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Posted 6/21/2016

Release no. 16-013

By John Budnik

USACE - Alaska District Public Affairs


JOINT BASE ELMENDORF-RICHARDSON – From places like remote Alaskan villages to military recruiting stations across the state, the U.S. Army Corps of Engineers – Alaska District’s Real Estate Branch is doing its part to complete the Army mission in the Last Frontier.

One example of the branch’s pivotal role is the construction of a rock revetment to help protect Unalakleet, an eroding coastal village nearly 800 miles northwest of Anchorage. Before the Corps could build, 25 pieces of property needed to be purchased on a small strip of land where construction activities eventually commenced.

The realty specialists tracked down each of the existing property owners. Unfortunately, some were deceased, leaving their heirs to agree to the sale. In one case, the Corps needed consent from a family of 14 individuals to acquire one parcel of land.

“Finding multiple owners is a feat easier said than done and can take a lot of time,” said Mike Coy, chief of the Real Estate Branch. “It is one of the challenges and part of the fun of the real estate mission.”

While serving the Corps and its projects, the district’s 10-person team also operates as the real estate agent for the U.S. Army in Alaska and by choice for the Air Force, he said. The group duties are not exactly comparable to agents most homeowners are accustomed to conducting business with, however.

The bulk of the branch’s work includes managing outgrants, in-grants, real property and the recruiting lease program on behalf of the Department of Defense.

Outgrants are instruments issued to an organization that give permission to use land or facilities belonging to the military. The grants can be between federal entities, licenses to non-federal agencies, utility companies and leases for more specific uses such as fast-food restaurants and financial institutions interested in conveniently serving the military community.

“If there is a utility company wanting to run an electrical line across an Army installation in Alaska, then we implement the agreement allowing them to do so,” said Brinda Hazard, realty services team lead. “We also grant the ingress and egress capabilities needed in order to maintain that line.”

Recently, the realty specialists began performing annual compliance checks to ensure that the tenants are following the established parameters of their agreements. Being in Alaska, logistical challenges must be overcome to complete these inspections. A few of the realty specialists have received all-terrain vehicle training, and they hope to get everyone trained within the next few years, Hazard said.

For Corps missions like those within the environmental program that require access to private property, the branch administers right-of-entries or land-use agreements. So far, about 69 actions have been executed for the district’s Formerly Used Defense Sites Program and other environmental activities. The FUDS program cleans up old military sites around Alaska that are remnants from the World War II and Cold War eras. The land no longer belongs to DOD.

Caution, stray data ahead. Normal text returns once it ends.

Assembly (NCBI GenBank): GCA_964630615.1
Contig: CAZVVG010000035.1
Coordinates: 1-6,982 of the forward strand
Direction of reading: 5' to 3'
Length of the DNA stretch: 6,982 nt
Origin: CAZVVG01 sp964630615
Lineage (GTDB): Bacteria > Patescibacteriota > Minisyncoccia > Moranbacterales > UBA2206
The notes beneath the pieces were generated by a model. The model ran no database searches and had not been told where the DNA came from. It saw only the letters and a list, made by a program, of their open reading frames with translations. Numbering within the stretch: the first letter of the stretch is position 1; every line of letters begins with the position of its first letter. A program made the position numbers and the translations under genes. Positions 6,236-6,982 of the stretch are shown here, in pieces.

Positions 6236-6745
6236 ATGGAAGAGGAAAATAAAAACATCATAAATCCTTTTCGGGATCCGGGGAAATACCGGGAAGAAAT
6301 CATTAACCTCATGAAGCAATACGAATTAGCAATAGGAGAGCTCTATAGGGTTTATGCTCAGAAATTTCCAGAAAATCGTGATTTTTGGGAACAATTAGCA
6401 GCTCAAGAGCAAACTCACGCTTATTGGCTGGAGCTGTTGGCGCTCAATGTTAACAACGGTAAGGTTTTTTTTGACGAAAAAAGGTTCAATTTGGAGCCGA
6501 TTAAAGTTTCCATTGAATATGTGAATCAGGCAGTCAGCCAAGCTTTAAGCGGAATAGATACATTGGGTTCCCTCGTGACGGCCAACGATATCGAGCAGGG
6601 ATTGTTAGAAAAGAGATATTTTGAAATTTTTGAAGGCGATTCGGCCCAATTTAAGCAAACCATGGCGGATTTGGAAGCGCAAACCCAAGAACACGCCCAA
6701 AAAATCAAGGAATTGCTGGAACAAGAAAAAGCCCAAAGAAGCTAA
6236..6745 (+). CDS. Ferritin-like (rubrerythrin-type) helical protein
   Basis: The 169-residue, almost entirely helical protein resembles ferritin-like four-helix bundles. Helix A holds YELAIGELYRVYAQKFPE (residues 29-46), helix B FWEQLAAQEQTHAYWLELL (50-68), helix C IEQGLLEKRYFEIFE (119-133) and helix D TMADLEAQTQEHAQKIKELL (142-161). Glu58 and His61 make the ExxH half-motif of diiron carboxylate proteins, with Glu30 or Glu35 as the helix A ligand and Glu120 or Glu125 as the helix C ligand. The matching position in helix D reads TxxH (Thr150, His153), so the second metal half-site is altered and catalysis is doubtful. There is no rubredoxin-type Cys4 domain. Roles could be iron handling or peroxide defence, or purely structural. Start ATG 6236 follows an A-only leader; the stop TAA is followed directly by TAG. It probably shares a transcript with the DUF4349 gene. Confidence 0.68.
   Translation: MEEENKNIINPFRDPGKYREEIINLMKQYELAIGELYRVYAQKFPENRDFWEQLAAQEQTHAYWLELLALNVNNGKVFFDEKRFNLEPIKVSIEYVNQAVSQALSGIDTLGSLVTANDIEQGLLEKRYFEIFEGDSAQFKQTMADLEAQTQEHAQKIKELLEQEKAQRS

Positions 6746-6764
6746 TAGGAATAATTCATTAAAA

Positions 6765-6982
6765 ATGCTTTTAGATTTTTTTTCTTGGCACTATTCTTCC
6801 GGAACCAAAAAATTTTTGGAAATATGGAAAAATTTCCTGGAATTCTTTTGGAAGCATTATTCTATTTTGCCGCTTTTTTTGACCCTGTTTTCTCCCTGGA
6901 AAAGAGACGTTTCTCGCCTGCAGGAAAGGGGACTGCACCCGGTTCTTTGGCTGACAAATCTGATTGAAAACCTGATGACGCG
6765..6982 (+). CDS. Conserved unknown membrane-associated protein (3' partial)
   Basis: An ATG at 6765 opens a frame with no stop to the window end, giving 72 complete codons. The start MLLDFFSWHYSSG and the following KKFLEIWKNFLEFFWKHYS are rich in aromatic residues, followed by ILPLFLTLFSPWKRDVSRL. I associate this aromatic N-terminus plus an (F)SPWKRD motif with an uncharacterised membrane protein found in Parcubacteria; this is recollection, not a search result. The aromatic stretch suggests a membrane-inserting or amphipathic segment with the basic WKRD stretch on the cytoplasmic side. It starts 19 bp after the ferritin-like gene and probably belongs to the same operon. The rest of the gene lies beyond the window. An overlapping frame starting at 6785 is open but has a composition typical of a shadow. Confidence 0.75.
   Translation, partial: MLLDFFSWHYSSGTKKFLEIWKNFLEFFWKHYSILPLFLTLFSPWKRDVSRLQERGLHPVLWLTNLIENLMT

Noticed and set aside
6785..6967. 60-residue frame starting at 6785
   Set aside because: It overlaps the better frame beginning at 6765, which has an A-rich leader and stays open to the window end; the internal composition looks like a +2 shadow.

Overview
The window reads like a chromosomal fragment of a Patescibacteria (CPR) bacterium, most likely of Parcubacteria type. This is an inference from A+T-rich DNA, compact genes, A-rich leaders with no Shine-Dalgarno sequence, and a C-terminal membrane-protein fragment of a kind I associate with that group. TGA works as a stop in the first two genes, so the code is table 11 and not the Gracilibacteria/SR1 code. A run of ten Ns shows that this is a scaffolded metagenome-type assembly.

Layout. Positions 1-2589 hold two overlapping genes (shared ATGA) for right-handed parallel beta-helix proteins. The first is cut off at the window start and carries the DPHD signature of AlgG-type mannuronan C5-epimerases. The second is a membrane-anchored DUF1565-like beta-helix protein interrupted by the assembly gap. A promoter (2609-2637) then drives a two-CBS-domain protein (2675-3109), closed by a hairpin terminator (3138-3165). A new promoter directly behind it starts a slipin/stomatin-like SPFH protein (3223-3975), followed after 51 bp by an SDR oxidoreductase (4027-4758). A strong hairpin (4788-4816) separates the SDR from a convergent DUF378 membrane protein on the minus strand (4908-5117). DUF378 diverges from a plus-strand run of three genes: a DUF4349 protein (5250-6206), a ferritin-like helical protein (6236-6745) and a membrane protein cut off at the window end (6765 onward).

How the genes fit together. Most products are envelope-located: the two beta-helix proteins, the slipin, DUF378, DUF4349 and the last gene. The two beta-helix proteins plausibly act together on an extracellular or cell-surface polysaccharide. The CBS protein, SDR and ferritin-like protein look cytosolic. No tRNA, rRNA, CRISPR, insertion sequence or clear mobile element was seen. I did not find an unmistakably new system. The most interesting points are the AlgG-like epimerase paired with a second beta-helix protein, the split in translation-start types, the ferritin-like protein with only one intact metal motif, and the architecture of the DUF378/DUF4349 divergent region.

“There is no way we can accomplish projects such as environmental cleanup or civil works without real estate personnel being involved,” Coy said. “For FUDS, we find out who the property was transferred to and obtain the rights to go onto the land for the Corps’ investigation and efforts. We have to be on the forefront of the action.”

Shifting congressional authorities allowing the federal government to acquire property in order to build projects like the revetment in Unalakleet kept the real estate personnel challenged.

“They have had to stay on top of everything,” said Dave Williams, project manager in the Civil Works Branch overseeing the work at Unalakleet. “They are needed to help identify property access and issues from the beginning of feasibility studies through construction.”

Meanwhile, the branch also is responsible for maintaining the district’s real property inventory list. The task is required to measure and record the footprint of buildings, fences, parking lots and sidewalks to prepare the agreement authorizing the district headquarters and its assets to reside at Joint Base Elmendorf-Richardson. The list also justifies the operation and maintenance costs, Hazard said.

Additionally, the branch oversees the Recruiting Lease Program for the Army, Air Force, Navy, Marines, National Guard and Reserves by working with commercial building owners. The storefront offices are the first points-of-entry for new recruits wishing to serve in the military. As world events occur, new security regulations add additional work for the team to ensure the safety of military recruiters, Coy said. Currently, the branch manages leases for 21 recruiting facilities across Alaska.

While this small team of realty specialists have responsibility for laying the critical groundwork for projects ranging from shore protection at Unalakleet to helping enlist the next generation of servicemen and women, their tenacity is what helps the Army achieve mission success.

“A realty specialist should be a strong-willed, independent person,” Coy said. “We are the real estate agents for the Army.”